[lsb-discuss] Re: New uname option to query exact OS distribution

Tobias Burnus burnus at net-b.de
Wed Aug 25 09:55:52 PDT 2004


Wichmann, Mats D wrote:

>>I for one don't see any reason to add a 'uname -d' if lsb-release is
>>already specified. I imagine that it's easier for utilities to 
>>check for the existence of the lsb-release executable than it is to
>>check for uname's support of a -d flag.
>The only concern is that most systems don't have it installed;
>it takes either a conscious request by the sysadmin or installation
>of a package that has a dependency on it, making it a far less
>general solution than convincing uname to return more info.
I think that uname does a good job for things that it is thought for
(machine [i686,alpha], system [Linux,OSF1], etc.). Granted that the 
release number is not always useful (Tru64's "V5.1" is nicer than 
'2.6.5-7.104-default' or '2.4.26-nfsacl-modlibata-drbd-acpi-smp-1'), but 
even knowing which distribution one uses doesn't help much since there 
can be several manually installed packages.

But if one sticks to LSB features, one can simply require "lsb" and has 
thus lsb_release (and no need for lsb_release -i).

If one wants to do distribution specific things, one needs - anyway - an 
in-depth understanding of the distribution and can thus directly use 
/etc/{debian_version, SuSE-release,RedHat-release} etc.

I don't see any action required/useful regarding 'uname', neither from 
the LSB nor (and especially not) from the Austin Group.

>Which I'm not sure I advocate - do we really want to encourage
>more ways in which software can be "distro specific"?
I think lsb_release (with underscore) is enough. The problem that 
lsb_release is not installed by default has do to with two things.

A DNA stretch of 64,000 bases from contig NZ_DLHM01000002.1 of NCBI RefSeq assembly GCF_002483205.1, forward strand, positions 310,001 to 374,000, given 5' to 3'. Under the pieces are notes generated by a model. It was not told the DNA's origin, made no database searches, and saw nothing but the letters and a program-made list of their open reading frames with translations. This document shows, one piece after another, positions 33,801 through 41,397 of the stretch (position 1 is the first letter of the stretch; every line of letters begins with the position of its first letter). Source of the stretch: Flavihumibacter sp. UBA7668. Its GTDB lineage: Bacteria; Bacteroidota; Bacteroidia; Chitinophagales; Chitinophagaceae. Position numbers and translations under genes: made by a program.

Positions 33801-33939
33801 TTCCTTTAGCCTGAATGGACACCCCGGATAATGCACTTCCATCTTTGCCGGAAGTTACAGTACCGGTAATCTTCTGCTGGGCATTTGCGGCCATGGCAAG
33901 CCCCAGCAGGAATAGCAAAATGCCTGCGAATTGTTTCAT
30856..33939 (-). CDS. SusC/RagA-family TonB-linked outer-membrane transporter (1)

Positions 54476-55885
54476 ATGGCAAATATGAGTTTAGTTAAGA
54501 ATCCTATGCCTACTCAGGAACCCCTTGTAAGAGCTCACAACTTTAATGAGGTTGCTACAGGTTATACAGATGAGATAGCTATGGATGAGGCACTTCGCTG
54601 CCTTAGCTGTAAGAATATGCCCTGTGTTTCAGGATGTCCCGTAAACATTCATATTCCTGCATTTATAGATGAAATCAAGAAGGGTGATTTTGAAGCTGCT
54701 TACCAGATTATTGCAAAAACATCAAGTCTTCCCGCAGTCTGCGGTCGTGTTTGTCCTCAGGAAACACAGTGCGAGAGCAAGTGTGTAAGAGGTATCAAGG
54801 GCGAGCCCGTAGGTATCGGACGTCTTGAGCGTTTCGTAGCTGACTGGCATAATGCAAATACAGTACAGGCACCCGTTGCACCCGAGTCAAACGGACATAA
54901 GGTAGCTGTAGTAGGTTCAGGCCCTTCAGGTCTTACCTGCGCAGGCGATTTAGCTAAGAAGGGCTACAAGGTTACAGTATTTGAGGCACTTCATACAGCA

First, there are not that many applications which depend on the "lsb" 
package. Secondly, for a fully complient LSB system, tons of other 
packages have to installed.

On a SUSE Linux 9.1 system, lsb.rpm contains /dev/MAKEDEV, 
/etc/init.d/lsb (for ngroups_max), /etc/lsb-release, /lib/ld-lsb.so.1 
(symlink), /usr/bin/lsb_release and 
/usr/share/man/man1/lsb_release.1.gz; i.e. lsb.rpm uses almost no space. 
But of one looks at the package requirements, a long list with packages 
such as pax, XFree86-libs, glibc-i18ndata and rsync is shown. At least 
some of them are rather bulky (glibc-i18ndata ~10MB, X11 libs) or hardly 
ever needed (pax). Some dependency origines also in scripts like 
install_initd (such as Python for Debian's).

The merit of changing uname is that it is always(?) installed and that 
the distributions won't create two version of uname, a 'normal' one and 
a LSB conform. Other than that I don't see any compelling reason for 
changing uname.

There are two ways out: more LSB applications and modulizing of the LSB 
to reduce the number of the minimal set of extra packages. The first 
thing seems to be slowly happen (currently, the LSB seems to be more a 
guideline on features common  to all Linuxes rather than a strict 
implementation policy), while LSB 2.0 is the right step with regard to 
the latter. (One has only to make sure that LSB-core gets installed by 
default while the rest is provided by other lsb-* packages.)



More information about the lsb-discuss mailing list